A 1,000-Mile Tarmac Ride

1000 Mile Tarmac Ride
Words by Lael Wilcox, photos by Rugile Kaladyte and Trevor Raab.

Laboring up Mount Lemmon this winter with roadies on light bikes with rim brakes, I started thinking, I want a road bike! It rarely rains in Tucson, almost never in the winter. In the sunshine, rim brakes on carbon rims work fine. But what really is the difference? I was riding around on a Specialized Diverge, a performance carbon gravel bike with disc brakes and 38mm tires. I love the Diverge. It rides great. But I still had questions. What would a true road bike feel like? How would it feel after 100 miles or 200 miles or 1,000 miles?

This was part of an unresolved issue for me. I won the Trans Am on a Specialized Ruby in 2016. The Ruby is an endurance road bike with comfort features built into the bike. On bicycles, comfort often equates to extra weight. At the time, I figured for a 4200-mile race, I needed the comfort. The Ruby rode great. It had disc brakes. It had deeper dish aero wheels. It had an aero bar. To be honest, all built, the Ruby was kind of heavy, heavier than my fatbike. It left me wondering, would I have been better off on a standard road bike? This spring, I got my chance to ride true road.

With two weeks off between working at the pizza place and beginning work as a gravel camp guide for The Cyclist’s Menu, I flew from Tucson to San Jose to visit Specialized Headquarters in Morgan Hill, California. I picked up a new Women’s Tarmac, got fit to the bike and rolled out the next morning to ride 1,000 miles back to Tucson. From the stock 54cm Women’s Tarmac, I only changed the saddle. I stuffed a sleeping bag in a dry bag and strapped it to the handlebars.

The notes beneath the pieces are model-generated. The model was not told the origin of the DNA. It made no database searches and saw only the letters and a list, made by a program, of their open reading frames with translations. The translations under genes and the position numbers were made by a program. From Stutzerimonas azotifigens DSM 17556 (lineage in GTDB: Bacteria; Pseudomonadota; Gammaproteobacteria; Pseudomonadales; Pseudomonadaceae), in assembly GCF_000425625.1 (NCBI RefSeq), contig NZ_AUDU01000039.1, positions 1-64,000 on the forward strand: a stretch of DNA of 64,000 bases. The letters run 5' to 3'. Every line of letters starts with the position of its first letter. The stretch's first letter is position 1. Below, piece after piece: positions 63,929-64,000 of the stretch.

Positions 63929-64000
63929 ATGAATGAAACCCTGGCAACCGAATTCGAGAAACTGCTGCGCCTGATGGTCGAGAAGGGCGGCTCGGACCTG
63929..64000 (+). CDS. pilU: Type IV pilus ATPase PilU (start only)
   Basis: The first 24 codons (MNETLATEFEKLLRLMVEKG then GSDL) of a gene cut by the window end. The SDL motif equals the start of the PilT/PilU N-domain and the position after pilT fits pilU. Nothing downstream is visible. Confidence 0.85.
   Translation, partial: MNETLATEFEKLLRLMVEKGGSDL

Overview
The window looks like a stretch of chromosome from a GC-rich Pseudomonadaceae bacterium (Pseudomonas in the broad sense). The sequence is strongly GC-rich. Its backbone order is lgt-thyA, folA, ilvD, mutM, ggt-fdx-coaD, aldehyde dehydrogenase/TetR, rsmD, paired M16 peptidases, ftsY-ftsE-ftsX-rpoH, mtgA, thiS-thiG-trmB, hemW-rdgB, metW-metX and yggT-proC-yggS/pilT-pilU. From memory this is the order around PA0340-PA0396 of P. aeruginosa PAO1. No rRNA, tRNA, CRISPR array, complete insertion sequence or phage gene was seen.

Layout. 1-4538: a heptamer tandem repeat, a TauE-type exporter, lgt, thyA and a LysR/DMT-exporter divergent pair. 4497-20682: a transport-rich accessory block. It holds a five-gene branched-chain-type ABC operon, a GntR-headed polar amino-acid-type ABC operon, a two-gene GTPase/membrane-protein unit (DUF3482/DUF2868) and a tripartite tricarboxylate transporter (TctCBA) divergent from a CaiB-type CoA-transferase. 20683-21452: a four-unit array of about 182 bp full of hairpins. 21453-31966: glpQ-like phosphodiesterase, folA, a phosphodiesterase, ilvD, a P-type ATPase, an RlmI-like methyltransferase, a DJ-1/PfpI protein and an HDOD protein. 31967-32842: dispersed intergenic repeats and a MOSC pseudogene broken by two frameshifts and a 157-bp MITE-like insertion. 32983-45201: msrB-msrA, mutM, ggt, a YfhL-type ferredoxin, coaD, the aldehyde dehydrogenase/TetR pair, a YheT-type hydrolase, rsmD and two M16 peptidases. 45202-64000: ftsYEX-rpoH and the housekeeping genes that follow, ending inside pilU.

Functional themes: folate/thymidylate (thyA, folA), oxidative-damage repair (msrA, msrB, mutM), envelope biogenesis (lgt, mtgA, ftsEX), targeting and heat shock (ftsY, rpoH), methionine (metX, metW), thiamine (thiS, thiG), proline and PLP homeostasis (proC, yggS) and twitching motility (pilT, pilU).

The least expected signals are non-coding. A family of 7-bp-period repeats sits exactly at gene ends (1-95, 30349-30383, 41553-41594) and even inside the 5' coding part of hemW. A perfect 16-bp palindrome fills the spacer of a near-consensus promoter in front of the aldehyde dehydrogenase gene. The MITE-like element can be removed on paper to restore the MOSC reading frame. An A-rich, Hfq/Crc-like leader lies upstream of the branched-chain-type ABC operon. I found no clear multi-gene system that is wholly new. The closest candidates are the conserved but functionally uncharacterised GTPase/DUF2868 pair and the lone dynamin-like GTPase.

I attached a Revelate Designs Viscacha to the seatpost for clothing and food and a couple of small bags to the top tube for tools and snacks. I mapped an 1130 mile route with Komoot, adding waypoints to ride Big Sur, climb the Nacimiento Fergusson Road, pedal over the Angeles Crest Highway out of LA and through Joshua Tree and end at the Kitt Peak Observatory, just west of Tucson.

The results:

10 days, 1,000 miles and 50,000 feet of climbing later I’m back in Southern Arizona, starting work for The Cyclist’s Menu today.

I have never been more comfortable on a bike. I think this has a lot to do with the pro fitting I received from Aaron Post at Specialized as well as running 28c tires on wide rims.

The weather was perfect: 70-80 degrees and sunny every day.

Rim brakes on carbon rims work fine, but I would never want to end up in the rain with them.

Road riding is fun and fast and feels like flying.

It sucks to ride in traffic without a shoulder in the dark. Some of my days were cut short because I didn’t want to put myself at risk. Daylight is definitely limiting at this time of year.

Komoot works really well mostly, but I did run into a couple private roads.

I slept under the stars, stayed with friends and in a couple motels.

Mixing up terrain, meeting people along the way and never knowing what’s next is why I love touring, oh and riding my bike all day long.

I should’ve raced the Trans Am on a Tarmac.


Follow Lael on Instagram, Rugile on Instagram and Trevor on Instagram.